“In the fourth grade was when it really got out of control. A group of kids on the playground kept following me around, calling me a bunch of names and harassing me. The ones that I can still remember are names like an elephant, fatty, or the giant, names that really hurt my self esteem as a young kid. It got to the point where teachers or administration weren’t doing anything to help, so I had to take the matter into my own hands.” TC 12th Grade.
Bullying is a nation wide problem if not world wide. Many schools are choosing to take bullying into their own hands by creating safe zones at school or Safe2Tell program. Boulder Valley School District in Colorado has adopted a district wide policy for bullying called No Place For Hate. The program is suppose to decrease bullying by creating a safe environment for students and create a positive learning space for students. With more than 47,000 students from 50 schools in Colorado following the program, it seems like bullying should be gone from schools, but is that really the case?
“No, bullying is definitely not gone with the No Place for Hate program, but I do believe it is helping [people]. It isn’t followed by as many people as the program targets, that’s for sure.” AR 12th Grade.
No Place For Hate’s main focus is to confront the bias that we see in our workplaces, homes, schools, and communities including anti-Semitism, racism, and other forms of bigotry and discrimination. With many schools saying they follow No Place For Hate, who is enforcing the policy? As found on the Nevin Platt Middle School counseling website page, students are to sign a pledge committing themselves to follow the No Place For Hate program. Southern Hills Middle School however has a No Place For Hate Club, called the Cougar Care Club, but is the program followed as strictly as it is believed to be?
It seems the No Place For Hate program is not being enforced at Fairview as much as BVSD says it is. Recently, a student called another student very strong, vulgar words because of who they supported for the election, constantly yelling at him and even slapped him while he tried to ignore her.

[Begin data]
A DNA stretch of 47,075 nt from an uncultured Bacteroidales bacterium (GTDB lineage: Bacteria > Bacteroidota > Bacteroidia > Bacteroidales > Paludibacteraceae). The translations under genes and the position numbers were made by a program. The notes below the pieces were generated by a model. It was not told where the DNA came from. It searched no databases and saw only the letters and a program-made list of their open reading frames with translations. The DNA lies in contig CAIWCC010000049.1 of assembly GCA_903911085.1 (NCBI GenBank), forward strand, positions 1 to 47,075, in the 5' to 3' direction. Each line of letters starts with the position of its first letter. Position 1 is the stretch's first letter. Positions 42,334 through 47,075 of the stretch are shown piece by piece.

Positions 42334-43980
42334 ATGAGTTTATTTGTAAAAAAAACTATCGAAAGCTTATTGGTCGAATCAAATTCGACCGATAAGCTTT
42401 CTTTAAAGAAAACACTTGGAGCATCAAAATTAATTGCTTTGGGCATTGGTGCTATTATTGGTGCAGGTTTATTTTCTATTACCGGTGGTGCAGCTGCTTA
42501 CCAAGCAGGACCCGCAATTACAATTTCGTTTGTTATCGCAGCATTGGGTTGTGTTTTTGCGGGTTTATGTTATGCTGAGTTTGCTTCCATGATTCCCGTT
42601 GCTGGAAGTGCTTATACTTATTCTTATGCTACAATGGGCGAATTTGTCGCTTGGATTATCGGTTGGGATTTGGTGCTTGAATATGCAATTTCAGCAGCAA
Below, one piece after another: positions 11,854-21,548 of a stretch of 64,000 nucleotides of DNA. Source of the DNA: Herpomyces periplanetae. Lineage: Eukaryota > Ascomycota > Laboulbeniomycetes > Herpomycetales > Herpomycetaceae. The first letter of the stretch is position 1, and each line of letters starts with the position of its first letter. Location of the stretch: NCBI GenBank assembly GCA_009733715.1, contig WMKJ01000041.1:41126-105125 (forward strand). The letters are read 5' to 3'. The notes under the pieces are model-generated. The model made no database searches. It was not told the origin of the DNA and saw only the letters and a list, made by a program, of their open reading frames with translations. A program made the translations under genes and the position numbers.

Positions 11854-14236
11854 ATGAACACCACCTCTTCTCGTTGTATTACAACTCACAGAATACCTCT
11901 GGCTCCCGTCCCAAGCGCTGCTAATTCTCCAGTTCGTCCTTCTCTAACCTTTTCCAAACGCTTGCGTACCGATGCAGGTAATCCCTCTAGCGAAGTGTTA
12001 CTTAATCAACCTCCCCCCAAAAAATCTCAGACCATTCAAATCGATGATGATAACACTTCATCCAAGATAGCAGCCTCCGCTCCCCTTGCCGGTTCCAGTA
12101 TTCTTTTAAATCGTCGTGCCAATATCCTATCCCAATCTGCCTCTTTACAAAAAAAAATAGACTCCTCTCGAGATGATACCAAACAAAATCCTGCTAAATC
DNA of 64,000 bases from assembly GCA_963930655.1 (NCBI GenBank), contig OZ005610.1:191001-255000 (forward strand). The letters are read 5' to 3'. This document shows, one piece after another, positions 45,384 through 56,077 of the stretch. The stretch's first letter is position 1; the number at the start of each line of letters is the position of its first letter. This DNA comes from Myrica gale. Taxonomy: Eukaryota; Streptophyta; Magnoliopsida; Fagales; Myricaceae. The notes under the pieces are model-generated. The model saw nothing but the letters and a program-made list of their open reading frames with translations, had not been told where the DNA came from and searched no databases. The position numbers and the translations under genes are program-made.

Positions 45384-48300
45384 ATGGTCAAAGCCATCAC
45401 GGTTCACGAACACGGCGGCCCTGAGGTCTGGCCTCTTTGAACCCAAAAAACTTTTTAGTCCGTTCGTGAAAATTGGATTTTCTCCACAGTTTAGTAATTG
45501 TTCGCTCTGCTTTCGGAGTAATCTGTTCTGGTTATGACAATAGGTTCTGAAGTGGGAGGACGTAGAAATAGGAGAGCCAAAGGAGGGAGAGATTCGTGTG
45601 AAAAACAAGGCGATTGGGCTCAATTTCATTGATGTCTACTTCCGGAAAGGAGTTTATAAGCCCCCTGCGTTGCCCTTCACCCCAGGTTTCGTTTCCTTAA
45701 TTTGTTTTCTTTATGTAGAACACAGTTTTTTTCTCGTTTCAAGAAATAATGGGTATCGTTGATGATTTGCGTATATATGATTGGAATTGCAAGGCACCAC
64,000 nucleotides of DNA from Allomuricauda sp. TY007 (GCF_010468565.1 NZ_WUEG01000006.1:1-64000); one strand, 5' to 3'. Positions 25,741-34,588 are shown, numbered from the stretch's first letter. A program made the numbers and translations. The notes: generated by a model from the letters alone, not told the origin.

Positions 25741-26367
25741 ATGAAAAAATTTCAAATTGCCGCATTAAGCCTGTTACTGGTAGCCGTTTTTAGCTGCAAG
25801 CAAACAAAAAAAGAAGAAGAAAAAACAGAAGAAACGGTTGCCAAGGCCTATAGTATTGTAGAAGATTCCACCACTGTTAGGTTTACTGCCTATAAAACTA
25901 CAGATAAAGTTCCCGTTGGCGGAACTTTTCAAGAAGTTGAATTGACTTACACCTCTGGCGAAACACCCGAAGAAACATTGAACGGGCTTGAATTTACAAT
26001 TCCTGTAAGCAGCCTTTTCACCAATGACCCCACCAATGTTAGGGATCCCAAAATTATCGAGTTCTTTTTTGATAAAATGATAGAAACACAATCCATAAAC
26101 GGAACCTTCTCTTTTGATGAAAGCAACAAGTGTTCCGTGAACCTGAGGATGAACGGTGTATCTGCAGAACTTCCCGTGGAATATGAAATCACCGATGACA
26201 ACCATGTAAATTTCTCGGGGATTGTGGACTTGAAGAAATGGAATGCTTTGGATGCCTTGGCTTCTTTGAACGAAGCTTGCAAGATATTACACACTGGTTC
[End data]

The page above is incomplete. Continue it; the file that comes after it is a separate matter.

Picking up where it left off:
“You just try to ignore them as much as possible, but everyone has a boundary to it [bullying] and it can be crossed at any moment.” TC 12th grade.
Many can laugh it off as it didn’t happen, but this is only one form of bigotry, a intolerance toward those who hold different opinions from oneself, at Fairview. Many other types include calling students in College Prep classes retarded or stupid because they are not the stereotypical Fairview Student in multiple IB/AP classes. It very hard to believe that the policy is actually being followed like it is stated on several BVSD school websites with how bullying is handled right in front of the administrative offices or security office.
“No, I do not think that the administrative team at Fairview handles bullying like they should, but it isn’t always their fault. It’s definitely hard to tell whether two students are just messing around with each other as friends and they know it’s just fun and games, or if a student is being targeted and harassed.” MB 12th grade.
Lots of students choose to stay quiet about the bullying they witness because they don’t want to get involved. Even students that are being harassed try to stay quiet because they just don’t want to make the bullying worse, but as stated before, everyone has a boundary to bullying and what they can take mentally. Sometimes, bringing in an adult can help a lot with bullying.
“I’ve noticed that once parents are brought into the situation, the administration jumps in and takes care of the bullying immediately. The administration didn’t know about a situation where a student was being severely harassed and once their parents heard about it, they contacted administration and suspended the bully that day.” BK 12th Grade.
Bringing a parent or trusted adult into the situation can always help neutralize the situation, but even some parents question if No Place For Hate is followed closely.
“We as a family have never had a bunch of luck with the administration when our kids were bullied. We had no luck when our older son was bullied in elementary school, and our younger school got harassed in a classroom on Halloween when a kid called him a “raging homosexual” for his costume in front of the whole class. Why didn’t the teacher intervene?” Mother of two sons who have been bullied in the past at Fairview and other schools in BVSD.
Even students who have been bullied before believe that they have to try and stop it because they do not believe the administration will do anything to help. It’s very uncomfortable to hear that from students.
“When I was being bullied a lot in the fourth grade, I took matters into my own hands. I got tired of the name calling, so when the main kid that was making fun of me called me fat, I tackled him on the playground. I thought that would stop it, but I ended up being the one in trouble and labeled the bully by administration because I tackled him. I told my parents about it, and they helped me take care of it. We went to his house that night, and I confronted him in front of his parents about bullying me. I was never bullied by him ever again.” TC 12 Grade.